If you could look like a million people, what kinds of crimes could you commit?
Today’s fraudsters have access to enormous resources and pretend to be a whole horde of people with nearly limitless options at their disposal to mask their efforts. The armies they create, these battalions of sophisticated bots…when they’re marched in a single direction, they can wreak an astonishing amount of havoc.
When Singaporean corporations were hit by the SolarWinds attack, the Monetary Authority of Singapore (MAS) released new guidelines to minimize the aftereffects. Yes, organizations should meet the new Monetary Authority of Singapore (MAS) guidelines. Yes, they should be vetting every service provider they work with for cybersecurity best practices. Yes, they should conduct regular penetration tests to ensure that there aren’t any weak spots in the (proverbial) firewall.
The greatest threat lies in the automation of such attacks
Just a few years ago, HUMAN (formerly known as White Ops) was the lead in the takedown of the 3ve botnet, which at its height, controlled more than 1.7 million devices. These devices were all pointed in the direction of advertising, making more than three billion fake ad requests a day and stealing more than $30 million over the course of the botnet’s lifespan.
All of this is just to say that sophisticated bots, when gathered together, can be extremely valuable tools for fraudsters. And financial technology firms may just be next on their hit list. Bot attacks on financial services firms are on the rise, growing to 52% YOY in Singapore in Q1 2020.
As a fintech in Singapore, consider whether your offerings run on an application or on the Internet. Do you have a web portal for customers to access? Do you deal with cryptocurrency?
Sophisticated bots can target public-facing web applications with relative ease. It’s called “account takeover” and bad bots have several ways of obtaining your information. For example, a fraudster can gather user credentials leaked via a recent data breach (and it seems like there’s another one of those every week or so) and send an army of bots to try numerous combinations of user credentials on any web portal to see which credentials are being reused. That’s an attack called “credential stuffing” and it’s a common way for fraudsters to impact the market.
What’s more, 75% of sophisticated bots live on the devices Singaporeans use every day. It’s not solely the domain of data centers anymore; malware sits on consumer devices like mobile phones, laptops, and tablets and the fraudsters deploy bots and are off to the races to exploit whilst seeking to remain undetected.
It’s worth noting that multi-factor authentication (MFA), while a help in these circumstances, is not a perfect solution as it can also be defeated by a determined fraudster.
On another front, there are issues that result from sophisticated bots arriving at a website and creating a slew of fake accounts. These accounts can be used to test stolen credit cards, post fake user-generated content or spread disinformation and spam.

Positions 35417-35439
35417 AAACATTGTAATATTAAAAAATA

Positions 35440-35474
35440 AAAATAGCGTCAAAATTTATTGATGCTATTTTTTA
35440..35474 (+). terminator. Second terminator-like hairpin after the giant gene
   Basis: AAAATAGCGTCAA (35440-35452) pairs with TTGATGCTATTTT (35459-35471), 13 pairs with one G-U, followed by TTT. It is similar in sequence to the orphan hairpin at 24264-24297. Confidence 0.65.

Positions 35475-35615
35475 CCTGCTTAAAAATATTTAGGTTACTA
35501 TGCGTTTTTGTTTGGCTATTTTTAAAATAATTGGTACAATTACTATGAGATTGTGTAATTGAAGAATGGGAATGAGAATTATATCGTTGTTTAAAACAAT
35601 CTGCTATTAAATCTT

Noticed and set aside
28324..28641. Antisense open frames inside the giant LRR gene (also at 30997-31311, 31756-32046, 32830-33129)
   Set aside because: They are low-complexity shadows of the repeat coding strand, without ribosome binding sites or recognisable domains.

Preventing these attacks
And while these attacks might be ameliorated by password hygiene on the part of consumers it’s not a perfect answer to the problem. Data breaches aren’t going to stop and it’s incumbent on organizations with web portals and applications to protect themselves against fraudsters and prevent from being the next company appearing in the breaking news headlines. Recent research from Kaspersky indicates that more than half of all fraud schemes in the financial industry were account takeover attacks.
So the logical next step is to prevent those leaked credentials from working against the next fintech organization down the street. If you can detect automation where there shouldn’t be any automation, you can block the deleterious impacts of someone else’s data breach before they reach your door.
That’s our approach, spot the bots and stop them before they can get in. This is a $7 billion problem, according to one analyst firm. Trying to “fix” human nature through password hygiene is a losing battle but preventing the downstream impacts of a data breach is possible and businesses that work in the financial and insurance space should be especially focused on mitigating automated attacks.
For fintech organizations, more can be done to safeguard users’ hard earned money. Better staff awareness training, for example, is key to ensuring employees can identify and avoid potential threats. In terms of infrastructure, having zero-trust architecture and proactive testing to find vulnerabilities in systems can go a long way. And when in doubt, collaborations with specialists can lead fintechs to safer pastures all while ensuring compliance with MAS’ updated guidelines and laws.
Featured image credit: Business vector created by fullvector – www.freepik.com